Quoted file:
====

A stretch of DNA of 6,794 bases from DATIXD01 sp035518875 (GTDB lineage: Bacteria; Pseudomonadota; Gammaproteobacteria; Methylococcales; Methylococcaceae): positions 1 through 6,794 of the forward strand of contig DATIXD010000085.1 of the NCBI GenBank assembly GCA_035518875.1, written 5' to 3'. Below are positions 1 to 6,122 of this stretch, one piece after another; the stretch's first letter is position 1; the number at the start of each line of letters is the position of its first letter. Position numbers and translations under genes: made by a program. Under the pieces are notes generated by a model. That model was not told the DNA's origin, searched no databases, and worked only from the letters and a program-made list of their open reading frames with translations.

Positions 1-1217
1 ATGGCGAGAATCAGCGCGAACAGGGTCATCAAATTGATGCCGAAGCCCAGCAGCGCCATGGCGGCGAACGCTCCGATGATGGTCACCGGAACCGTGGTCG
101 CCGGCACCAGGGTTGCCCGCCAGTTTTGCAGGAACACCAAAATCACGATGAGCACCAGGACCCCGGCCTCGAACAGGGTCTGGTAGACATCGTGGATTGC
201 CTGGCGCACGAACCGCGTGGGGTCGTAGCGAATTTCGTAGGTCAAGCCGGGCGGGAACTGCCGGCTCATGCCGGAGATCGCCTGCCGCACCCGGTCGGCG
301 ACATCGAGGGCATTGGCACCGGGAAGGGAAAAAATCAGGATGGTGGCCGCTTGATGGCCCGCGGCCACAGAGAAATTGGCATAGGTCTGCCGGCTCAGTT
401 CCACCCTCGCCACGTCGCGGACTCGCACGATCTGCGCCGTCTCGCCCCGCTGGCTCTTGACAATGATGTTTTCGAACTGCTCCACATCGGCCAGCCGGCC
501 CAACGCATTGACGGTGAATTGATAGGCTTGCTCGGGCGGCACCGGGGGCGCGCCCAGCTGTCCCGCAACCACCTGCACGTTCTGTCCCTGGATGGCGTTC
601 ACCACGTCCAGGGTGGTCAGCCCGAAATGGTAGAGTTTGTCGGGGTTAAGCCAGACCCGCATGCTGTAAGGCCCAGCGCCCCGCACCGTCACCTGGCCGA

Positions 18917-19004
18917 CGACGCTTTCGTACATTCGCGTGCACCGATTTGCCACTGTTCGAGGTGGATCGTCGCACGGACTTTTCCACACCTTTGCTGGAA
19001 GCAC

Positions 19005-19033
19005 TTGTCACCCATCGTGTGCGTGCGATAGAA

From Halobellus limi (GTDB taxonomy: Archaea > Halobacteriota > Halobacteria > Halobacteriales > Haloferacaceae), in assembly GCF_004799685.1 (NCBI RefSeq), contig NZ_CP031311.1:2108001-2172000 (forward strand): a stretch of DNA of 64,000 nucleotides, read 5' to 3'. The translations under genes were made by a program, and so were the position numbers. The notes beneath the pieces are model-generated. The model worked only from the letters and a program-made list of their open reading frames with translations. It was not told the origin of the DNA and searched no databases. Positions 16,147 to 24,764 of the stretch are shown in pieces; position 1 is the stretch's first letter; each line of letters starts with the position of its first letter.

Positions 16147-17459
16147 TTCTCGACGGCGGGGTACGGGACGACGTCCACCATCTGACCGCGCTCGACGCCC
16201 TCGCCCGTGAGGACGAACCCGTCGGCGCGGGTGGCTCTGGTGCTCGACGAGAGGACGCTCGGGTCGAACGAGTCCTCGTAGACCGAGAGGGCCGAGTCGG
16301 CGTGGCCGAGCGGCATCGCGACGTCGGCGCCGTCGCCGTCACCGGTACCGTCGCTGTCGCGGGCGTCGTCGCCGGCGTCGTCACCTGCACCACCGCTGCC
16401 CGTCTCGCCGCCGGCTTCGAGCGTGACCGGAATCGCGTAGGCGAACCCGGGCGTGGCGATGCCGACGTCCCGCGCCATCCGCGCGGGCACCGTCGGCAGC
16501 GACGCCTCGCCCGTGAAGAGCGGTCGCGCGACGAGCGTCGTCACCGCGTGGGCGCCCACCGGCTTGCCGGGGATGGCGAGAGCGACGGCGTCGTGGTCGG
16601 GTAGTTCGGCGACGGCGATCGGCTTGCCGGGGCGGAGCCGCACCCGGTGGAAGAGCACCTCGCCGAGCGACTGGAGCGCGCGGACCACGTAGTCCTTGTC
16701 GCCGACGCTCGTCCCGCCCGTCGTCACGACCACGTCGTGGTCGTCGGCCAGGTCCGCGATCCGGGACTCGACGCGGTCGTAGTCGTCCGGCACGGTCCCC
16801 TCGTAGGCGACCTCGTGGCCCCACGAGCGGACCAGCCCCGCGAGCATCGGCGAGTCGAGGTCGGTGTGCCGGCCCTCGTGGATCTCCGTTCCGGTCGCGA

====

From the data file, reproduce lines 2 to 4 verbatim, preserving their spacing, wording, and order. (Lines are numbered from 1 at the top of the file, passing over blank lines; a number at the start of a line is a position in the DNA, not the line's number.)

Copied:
Positions 1-1217
1 ATGGCGAGAATCAGCGCGAACAGGGTCATCAAATTGATGCCGAAGCCCAGCAGCGCCATGGCGGCGAACGCTCCGATGATGGTCACCGGAACCGTGGTCG
101 CCGGCACCAGGGTTGCCCGCCAGTTTTGCAGGAACACCAAAATCACGATGAGCACCAGGACCCCGGCCTCGAACAGGGTCTGGTAGACATCGTGGATTGC